From Academic Kids

Template:Infobox Wales place

Aberystwyth (from the Welsh Mouth of the Ystwyth) is a historic market town, administrative centre and seaport of Ceredigion (Cardiganshire), Mid Wales.

It is situated near the confluence of the rivers Ystwyth and Rheidol, about midway down the length of Cardigan Bay. Aberystwyth was a contributory parliamentary borough until the Third Reform Act, which caused its representation was merged in that of the county in 1885. In modern times Aberystwyth has become a Welsh educational centre. The population is around 12,000, but is swelled by an additional 7000 students associated with the University of Wales, Aberystwyth. The world's first department in international politics was established in Aberystwyth in 1919.



Aberystwyth, viewed from the top of Constitution Hill
Aberystwyth, viewed from the top of Constitution Hill

The Cambrian Line railway links Aberystwyth with Shrewsbury, and the Vale of Rheidol Railway, which is operated by steam locomotives, can be taken to Devil's Bridge. Aberystwyth is a major tourist centre and a cultural link between the north and south of Wales. It has a pier and a fine sea-front which stretches from Constitution Hill at the north end of the Marine Terrace to the mouth of the harbour. Constitution Hill is scaled by the Aberystwyth Electric Cliff Railway giving access to fine views and other attractions at the top.

Although the town is relatively modern, it contains a number of historic buildings, including the remains of the castle and the "imposing but fantastic structure" of the old buildings of the University College of Wales near the Castle Hill. The new campus lies to the east of the town.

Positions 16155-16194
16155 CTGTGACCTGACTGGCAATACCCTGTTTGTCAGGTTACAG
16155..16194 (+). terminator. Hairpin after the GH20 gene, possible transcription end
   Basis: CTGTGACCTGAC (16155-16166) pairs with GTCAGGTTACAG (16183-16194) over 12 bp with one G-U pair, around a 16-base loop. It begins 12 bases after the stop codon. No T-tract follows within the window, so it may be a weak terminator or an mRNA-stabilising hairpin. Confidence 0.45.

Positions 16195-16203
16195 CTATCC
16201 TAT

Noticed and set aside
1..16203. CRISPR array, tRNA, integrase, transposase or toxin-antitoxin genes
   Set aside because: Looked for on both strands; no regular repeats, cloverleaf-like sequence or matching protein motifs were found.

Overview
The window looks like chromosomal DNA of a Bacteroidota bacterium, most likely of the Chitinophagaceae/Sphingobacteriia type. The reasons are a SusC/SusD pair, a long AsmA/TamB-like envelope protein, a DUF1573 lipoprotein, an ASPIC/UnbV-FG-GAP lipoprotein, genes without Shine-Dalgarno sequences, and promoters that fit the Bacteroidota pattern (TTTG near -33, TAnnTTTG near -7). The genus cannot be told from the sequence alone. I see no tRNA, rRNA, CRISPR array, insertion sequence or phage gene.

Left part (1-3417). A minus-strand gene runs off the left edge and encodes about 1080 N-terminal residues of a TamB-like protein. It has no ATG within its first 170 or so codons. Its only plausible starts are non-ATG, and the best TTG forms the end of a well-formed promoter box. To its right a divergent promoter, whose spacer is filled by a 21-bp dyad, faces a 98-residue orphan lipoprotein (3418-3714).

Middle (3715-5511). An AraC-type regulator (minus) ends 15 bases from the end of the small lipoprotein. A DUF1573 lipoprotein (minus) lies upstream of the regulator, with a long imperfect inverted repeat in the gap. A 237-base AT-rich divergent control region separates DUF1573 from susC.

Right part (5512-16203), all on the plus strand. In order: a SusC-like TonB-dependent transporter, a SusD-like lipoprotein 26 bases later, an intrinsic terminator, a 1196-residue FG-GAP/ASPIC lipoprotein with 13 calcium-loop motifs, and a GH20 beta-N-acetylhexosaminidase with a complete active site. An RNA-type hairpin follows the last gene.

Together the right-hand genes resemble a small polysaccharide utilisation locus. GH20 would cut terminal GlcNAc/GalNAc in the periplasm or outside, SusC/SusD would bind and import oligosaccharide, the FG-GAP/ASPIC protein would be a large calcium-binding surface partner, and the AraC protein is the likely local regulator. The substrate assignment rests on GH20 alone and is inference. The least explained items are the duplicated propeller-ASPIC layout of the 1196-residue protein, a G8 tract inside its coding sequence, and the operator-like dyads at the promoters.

Brief Information

Much of the finest scenery in Mid Wales lies within easy reach of Aberystwyth including the wilderness of the Cambrian Mountains, whose valleys contain forests and meadows which have little changed in centuries. The town is generally regarded as the capital of Mid Wales, and several institutions have regional offices there. Perhaps the most important of the public bodies located in Aberystwyth is the National Library of Wales. The library also incorporates the National Screen and Sound Archive of Wales, one of six British regional film archives. The Royal Commission on the Ancient and Historical Monuments of Wales. Which maintains and curates the National Monuments Record of Wales (NMRW), provides the public with information about the built heritage of Wales, available through COFLEIN the online interactive mapping and database for the NMRW.

Aberystwyth is twinned with Saint-Brieuc, France.


Missing image
Aberystwyth at dusk
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Arms of Aberystwyth

The history of Aberystwyth may be said to date from the building of a fortress on the present Castle Hill, in 1109. Edward I rebuilt Strongbow's castle in 1277, after its destruction by the Welsh. Between the years 1404 and 1408 Aberystwyth Castle was in the hands of Owain Glyndwr, but finally surrendered to Prince Harry (the future King Henry V of England). Shortly after this the town was incorporated under the title of Ville de Lampadarn (the ancient name of the place being Llanbadarn Gaerog, or the fortified Llanbadarn, to distinguish it from Llanbadarn Fawr, the village one mile inland). It is thus styled in a charter granted by Henry VIII, but by Elizabeth I's time the town was invariably termed Aberystwyth in all documents. In 1647 the Parliamentarian troops razed the castle, so that its remains are now inconsiderable, though portions of three towers still exist.

Cymdeithas yr Iaith Gymraeg held their historic first protest in Aberystwyth, back in 1963, and here also the first ever independant Welsh Evangelical Church was established (see Evangelical Movement of Wales).

Aberystwyth hosted the National Eisteddfod in 1865, 1916, 1952 and 1992.

On March 1, 2005, Aberystwyth was granted Fairtrade Town status.

External links


cy:Aberystwyth da:Aberystwyth de:Aberystwyth gl:Aberystwyth nl:Aberystwyth no:Aberystwyth pl:Aberystwyth sv:Aberystwyth


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